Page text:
About the Recipe/Intro
If want to know why I chose this dessert, put it simply: I love chocolate! With sweet vs. dark, this is one case where I love dark side, and it is decadent. If you read the ingredients, you may think it’s missing one to two ingredients, namely butter and oil. (Wait, how can you make a cake without those? You need something to moisten it.) Chef Meg’s answer: a vegetable. If you think she’s crazy and want to flip the page, allow me to explain. By preparing a vegetable, whether it’s by grating, pureeing etc, it releases the moisture within the vegetable and allows it to be dispersed throughout the batter. Thus, fat and calories goes down with nutrient content in the recipe going up. Note: you don’t actually taste the vegetable itself in the recipe other than maybe contributing a little bit of sweetness (Cook Yourself Thin).
Ingredients, Shopping and Cost
In the introduction to the “Dessert” section, she notes her preference whole-wheat pastry flour. Yet, not every recipe features this, and I’m not saying it as a bad thing. Also, I want to know how this differs from a whole-wheat flour. On the ingredient list with the product I bought, it says, “Whole Grain Soft Wheat Flour”. So, I wonder it being “soft” has something to do with it. By soft, they mean lower protein (less gluten) compare to all-purpose flour. Compared to regular whole-wheat flour, it has a softer and finer texture. (Weston). When shopping for this, finding it at your store can be hit-or-miss; so, you may either have go to another store or use a mix of flours.
# of stores: 2
- Trader Joe’s
- Whole Foods
Baking the recipe
Like other cakes recipes, this follows the baking standard of keeping wet and dry ingredients separate at first. However, it then has you make and incorporate meringues. I get to do this for something like a cheesecake, but a chocolate cake? One tip she makes is to have all ingredients at room temperature before starting. Although it increases your prep time, I found it much easier working with all the ingredients, especially the eggs. Overall, making this recipe seemed very easy. (I do have a confession to make; what I describe what was my 2nd attempt. On my first, I added wet and dry prematurely, and due to time constraints, I had wait to another day to have my cake. For someone who enjoys chocolate, I was quite pissed off at myself.). Note: this cake doesn’t include a frosting.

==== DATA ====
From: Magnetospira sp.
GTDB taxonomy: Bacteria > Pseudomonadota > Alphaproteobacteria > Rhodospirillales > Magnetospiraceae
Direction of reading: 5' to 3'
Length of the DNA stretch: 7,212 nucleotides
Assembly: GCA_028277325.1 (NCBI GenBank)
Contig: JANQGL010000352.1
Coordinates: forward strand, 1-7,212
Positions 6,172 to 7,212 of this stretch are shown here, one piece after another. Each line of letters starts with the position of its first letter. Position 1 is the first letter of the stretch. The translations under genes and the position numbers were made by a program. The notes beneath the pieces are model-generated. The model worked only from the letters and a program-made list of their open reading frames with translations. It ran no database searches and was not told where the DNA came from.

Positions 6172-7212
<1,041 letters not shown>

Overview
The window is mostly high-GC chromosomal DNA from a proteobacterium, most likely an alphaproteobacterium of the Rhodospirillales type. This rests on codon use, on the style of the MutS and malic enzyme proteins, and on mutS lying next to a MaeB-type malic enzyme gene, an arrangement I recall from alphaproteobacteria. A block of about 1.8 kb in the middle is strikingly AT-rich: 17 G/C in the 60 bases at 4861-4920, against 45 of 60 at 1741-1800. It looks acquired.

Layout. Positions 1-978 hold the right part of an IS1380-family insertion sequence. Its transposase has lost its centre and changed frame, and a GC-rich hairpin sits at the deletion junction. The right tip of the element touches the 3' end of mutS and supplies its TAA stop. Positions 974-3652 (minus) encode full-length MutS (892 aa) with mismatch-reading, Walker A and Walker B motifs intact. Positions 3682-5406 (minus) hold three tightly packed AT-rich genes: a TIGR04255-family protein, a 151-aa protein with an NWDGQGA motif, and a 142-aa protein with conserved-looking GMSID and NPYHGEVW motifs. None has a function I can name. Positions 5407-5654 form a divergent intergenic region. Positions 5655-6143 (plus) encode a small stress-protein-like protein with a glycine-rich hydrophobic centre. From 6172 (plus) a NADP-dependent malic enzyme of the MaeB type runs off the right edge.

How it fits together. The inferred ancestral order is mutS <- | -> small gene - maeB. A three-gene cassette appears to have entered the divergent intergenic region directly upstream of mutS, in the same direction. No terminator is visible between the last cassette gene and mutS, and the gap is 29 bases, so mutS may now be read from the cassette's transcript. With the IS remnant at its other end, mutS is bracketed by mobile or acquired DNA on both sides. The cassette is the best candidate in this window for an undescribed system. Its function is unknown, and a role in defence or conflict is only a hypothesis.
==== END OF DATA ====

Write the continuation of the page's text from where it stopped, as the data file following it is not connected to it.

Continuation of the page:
When I first tried this cake, it had this airiness to it, which I attribute that to the meringues. I wasn’t necessary a fan of that. As I kept biting down, I got this nice richness of dark chocolate. Prior to baking, I had this great dark chocolate bar, and once I got to this note, it happily reminded me of that. In addition to satisfying my chocolate craving, this cake was very moist and soft. (Remember, no butter or oil). I didn’t miss the frosting. If you have must have it though, then take and possibly modify the frosting part of another dessert from this book.
One request for advice is how do you properly store this cake? I covered in foil and let it sit on the counter. Although it kept moist, the cake molded on me pretty quickly; I had to throw half of it out. As I roommate would say, “You fail.”
I give this recipe a 4.5 out 5. If you’re new to baking healthier desserts and/or just have a dark chocolate craving, this cake is a good starting point.
- Cook Yourself Thin. Lifetime Television Network.
- Galvin, Meg, and Stepfanie Romine. “Dark Chocolate Cake.” The SparkPeople Cookbook: Love Your Food, Lose the Weight. Carlsbad, CA: Hay House, 2011. 360.
- Weston, Nicole. “What is Pastry Flour? « Baking Bites.” Baking Bites. 17 Oct. 2008. Baking Bites. 27 Mar. 2013 <http://bakingbites.com/2008/10/what-is-pastry-flour/>.
- Mormann, Jamie. “Whole Grain Pastry Flour and a Healthier Banana Bread.” Sophistimom. Jamie Mormann, 12 Jan. 2009. 05 Apr. 2013. <http://www.sophistimom.com/whole-grain-pastry-flour-and-a-healthier-banana-bread/>.